Safe placement of proximal tibial transfixation wires with respect to intracapsular penetration

J. Spence Reid, Mark A. Van Slyke, Mark J.R. Moulton, Thomas A. Mann

Research output: Contribution to journalArticle

26 Scopus citations

Abstract

Objectives: To determine the safe zone for transfixation wires in the proximal tibia to avoid intracapsular penetration. Methods: The material consisted of five fresh cadaver knees (two paired) and seven knees of volunteer subjects (three paired). High-resolution magnetic resonance imaging (MRI) was performed on each knee after distension with a gadolinium solution. The distance d from the subchondral bone to the insertion of the reflected joint capsule was measured. Selected cadaver knees were then anatomically sectioned to correlate the MRI findings with anatomic measurements. Results: On the anteromedial side of the knee, the distance from the reflected joint capsule to the subchondral bone was less than eleven millimeters in all specimens except one. Posteromedially, d was smaller and ranged from two to four millimeters. On the lateral side of the knee anterior to the proximal tibiofibular joint, this distance ranged from six to nine millimeters. In all knees but two, d was greatest at the posterior aspect of the proximal tibiofibular joint, ranging from eight to thirteen millimeters. In one volunteer knee, the septum that separates the knee joint from the proximal tibiofibular joint was either torn or attenuated, resulting in complete communication between these two synovial cavities. Conclusions: Proximal tibial transfixation wires away from the tibiofibular joint are likely to be extraarticular if kept greater than fourteen millimeters from the subchondral bone. In the region of the proximal tibiofibular joint, a safe distance is unclear because it is difficult to know preoperatively which knee has a torn septum.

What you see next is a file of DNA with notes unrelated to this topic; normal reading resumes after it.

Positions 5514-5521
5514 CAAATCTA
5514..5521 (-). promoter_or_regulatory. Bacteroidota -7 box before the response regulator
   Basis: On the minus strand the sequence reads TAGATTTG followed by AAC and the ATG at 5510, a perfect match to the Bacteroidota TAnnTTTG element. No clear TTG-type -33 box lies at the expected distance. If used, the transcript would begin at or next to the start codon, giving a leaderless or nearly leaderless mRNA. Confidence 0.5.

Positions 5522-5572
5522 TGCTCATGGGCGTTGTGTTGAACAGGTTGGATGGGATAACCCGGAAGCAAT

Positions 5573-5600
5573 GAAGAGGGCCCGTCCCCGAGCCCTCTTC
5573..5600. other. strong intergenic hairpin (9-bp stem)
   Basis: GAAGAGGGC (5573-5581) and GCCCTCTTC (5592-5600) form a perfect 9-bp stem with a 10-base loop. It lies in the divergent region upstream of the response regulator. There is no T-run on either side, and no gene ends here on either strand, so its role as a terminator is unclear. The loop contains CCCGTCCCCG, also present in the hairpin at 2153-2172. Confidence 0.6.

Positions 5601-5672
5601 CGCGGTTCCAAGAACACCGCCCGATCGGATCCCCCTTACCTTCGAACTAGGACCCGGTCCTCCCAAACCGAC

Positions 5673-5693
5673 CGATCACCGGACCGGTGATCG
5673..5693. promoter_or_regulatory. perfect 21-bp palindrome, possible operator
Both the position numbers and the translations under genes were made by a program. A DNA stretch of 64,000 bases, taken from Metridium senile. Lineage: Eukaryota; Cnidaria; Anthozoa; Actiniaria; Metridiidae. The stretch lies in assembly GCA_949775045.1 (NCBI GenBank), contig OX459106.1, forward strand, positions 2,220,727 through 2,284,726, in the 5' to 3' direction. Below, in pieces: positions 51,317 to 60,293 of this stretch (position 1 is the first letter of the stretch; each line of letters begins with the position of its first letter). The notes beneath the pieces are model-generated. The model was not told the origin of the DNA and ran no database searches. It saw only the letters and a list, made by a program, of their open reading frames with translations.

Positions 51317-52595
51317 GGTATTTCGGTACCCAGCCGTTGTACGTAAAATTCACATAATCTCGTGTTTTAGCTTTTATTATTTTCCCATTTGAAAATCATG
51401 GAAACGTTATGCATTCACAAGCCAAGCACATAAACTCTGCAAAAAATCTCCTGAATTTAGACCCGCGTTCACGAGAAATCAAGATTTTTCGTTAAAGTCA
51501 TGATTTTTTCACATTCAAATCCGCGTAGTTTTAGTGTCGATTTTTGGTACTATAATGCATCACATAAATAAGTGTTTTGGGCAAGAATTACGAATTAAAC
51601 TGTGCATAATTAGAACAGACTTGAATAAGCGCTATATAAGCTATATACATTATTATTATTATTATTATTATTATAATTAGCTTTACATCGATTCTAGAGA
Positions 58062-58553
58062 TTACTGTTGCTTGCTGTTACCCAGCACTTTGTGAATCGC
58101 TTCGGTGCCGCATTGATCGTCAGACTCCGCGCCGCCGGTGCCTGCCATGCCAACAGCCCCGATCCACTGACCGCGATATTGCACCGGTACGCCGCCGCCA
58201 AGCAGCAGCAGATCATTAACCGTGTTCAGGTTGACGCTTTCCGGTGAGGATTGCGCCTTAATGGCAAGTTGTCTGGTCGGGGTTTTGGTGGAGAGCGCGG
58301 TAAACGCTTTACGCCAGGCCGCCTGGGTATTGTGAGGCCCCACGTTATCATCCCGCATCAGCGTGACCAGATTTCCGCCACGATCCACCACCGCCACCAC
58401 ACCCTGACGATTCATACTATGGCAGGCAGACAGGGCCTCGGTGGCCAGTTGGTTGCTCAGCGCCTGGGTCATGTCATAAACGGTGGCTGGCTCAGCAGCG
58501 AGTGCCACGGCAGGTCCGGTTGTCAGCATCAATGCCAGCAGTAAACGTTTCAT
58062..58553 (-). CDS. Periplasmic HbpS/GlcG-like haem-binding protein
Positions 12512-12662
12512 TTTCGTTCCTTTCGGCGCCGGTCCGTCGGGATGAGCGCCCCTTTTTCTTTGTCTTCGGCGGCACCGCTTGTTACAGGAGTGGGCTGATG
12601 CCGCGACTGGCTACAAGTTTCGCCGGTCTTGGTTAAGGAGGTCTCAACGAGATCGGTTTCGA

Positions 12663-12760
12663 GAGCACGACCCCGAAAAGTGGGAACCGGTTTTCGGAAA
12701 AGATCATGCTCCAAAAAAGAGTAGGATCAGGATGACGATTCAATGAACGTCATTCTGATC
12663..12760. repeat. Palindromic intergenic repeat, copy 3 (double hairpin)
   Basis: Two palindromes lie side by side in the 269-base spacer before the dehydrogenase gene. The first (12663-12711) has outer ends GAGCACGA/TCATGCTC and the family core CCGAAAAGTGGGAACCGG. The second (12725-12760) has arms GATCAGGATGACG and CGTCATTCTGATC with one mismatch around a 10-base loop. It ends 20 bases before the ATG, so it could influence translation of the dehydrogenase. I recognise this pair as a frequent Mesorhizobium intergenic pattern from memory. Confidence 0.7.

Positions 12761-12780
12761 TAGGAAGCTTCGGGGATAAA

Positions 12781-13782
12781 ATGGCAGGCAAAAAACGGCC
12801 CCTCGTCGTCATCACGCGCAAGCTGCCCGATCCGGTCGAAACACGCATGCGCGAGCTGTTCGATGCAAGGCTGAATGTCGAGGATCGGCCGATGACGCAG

Original languageEnglish (US)
Pages (from-to)10-17
Number of pages8
JournalJournal of orthopaedic trauma
Volume15
Issue number1
DOIs
StatePublished - Jan 2001

All Science Journal Classification (ASJC) codes

  • Surgery
  • Orthopedics and Sports Medicine

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